The September 1916 issue of Les Élégances Parisiennes contained some articles that laid bare the very real economic and political rivalry between the French and German fashion industries. It reported with approval on an initiative to mark all goods produced in France (not just garments, but automobiles and household items) with a ‘Unis-France’ label supported by a union of French manufacturers. The Ministry of Commerce intended to back up this initiative with legislation imposing severe penalties for infringement – fines and even imprisonment for manufacturers or wholesalers who claimed French status for imported goods. There was a clear economic rationale for the Unis-France label, as another article in the magazine revealed. Under the heading ‘Keep our Gold in France’ the writer explained that the French luxury trades, even in the midst of war, were still highly dependent on imports. In 1915, eight MILLION francs had been spent on imported silk fabrics, even though Lyon was recognised as the centre of the European silk industry. Exotic trimmings, such as the Chine embroideries in the plate above, were not the problem: the main concern was the import of goods produced in enemy states such as Germany.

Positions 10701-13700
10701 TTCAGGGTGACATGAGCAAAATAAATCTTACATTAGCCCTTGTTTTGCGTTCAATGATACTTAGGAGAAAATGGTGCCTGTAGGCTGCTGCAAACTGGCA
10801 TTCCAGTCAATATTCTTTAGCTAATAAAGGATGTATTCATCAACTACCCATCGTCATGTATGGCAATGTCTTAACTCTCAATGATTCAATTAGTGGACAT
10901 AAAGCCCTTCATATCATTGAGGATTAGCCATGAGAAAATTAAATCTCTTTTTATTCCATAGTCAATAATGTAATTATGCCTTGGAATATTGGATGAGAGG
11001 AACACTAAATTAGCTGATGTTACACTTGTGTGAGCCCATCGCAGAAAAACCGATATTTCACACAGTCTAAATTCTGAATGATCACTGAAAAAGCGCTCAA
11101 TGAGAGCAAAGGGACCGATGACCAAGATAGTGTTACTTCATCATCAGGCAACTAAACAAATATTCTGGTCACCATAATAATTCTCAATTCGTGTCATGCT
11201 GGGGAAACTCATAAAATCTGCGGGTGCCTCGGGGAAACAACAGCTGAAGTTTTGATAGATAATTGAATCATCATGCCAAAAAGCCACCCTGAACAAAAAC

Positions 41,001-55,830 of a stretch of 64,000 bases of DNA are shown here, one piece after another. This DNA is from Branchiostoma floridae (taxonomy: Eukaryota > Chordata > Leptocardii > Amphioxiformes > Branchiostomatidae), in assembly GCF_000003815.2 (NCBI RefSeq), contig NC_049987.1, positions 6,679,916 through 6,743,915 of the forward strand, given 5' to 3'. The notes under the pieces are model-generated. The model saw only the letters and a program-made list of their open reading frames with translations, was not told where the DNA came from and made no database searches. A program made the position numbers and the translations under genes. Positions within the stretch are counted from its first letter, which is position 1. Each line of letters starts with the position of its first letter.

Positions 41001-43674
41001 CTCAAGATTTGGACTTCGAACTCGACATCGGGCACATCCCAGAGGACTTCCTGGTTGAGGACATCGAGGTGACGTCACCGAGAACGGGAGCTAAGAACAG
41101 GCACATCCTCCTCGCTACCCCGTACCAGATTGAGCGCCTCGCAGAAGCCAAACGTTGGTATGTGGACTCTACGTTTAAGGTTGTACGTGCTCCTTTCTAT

The interrelated nature of the European fashion industries was highlighted by two other features in this issue of the magazine. One gave a sarcastic account of a meeting of German and Austrian fashion designers congratulating themselves on the extent to which the Paris fashion magazines were following German designs. This was ridiculed – of course German fashion was completely dependent on the pirating of French ideas. The author reassured his readers that French fashion could only be worn effectively by French women: Germans were too plain, and Americans too lacking in restraint, to be really tasteful. The complexity of the international fashion trade was shown by another article reporting on a court case where the fashion house Drecoll sued the director of Aine-Montaillé, a rival couturier, for slander. Aine-Montaillé had claimed Drecoll were an Austrian-German enterprise which did not have the right to trade in France, and had encouraged a French senator to denounce Drecoll in public. An investigation showed that Drecoll had originally been founded in Vienna, then taken over by two Germans (one naturalised French), and one Swiss backer, who had registered the company in England and set up a Paris house. Since 1915 the German backer and German employees of Drecoll had had their bank accounts sequestered, and the firm had been been denounced in the newspapers. The judgement in the case was harsh: Aine-Montaillé had only reported the truth, so the claims of slander were dismissed. As a result, Drecoll could be liable for prosecution under the ‘Unis-France’ legislation, in addition to losing access to funding from their backers – and presumably losing the goodwill of their clients as well. This court case reveals the real damage caused by attempts to ‘purify’ or ‘nationalise’ international enterprises, whether in Germany in 1935 or in France in 1915.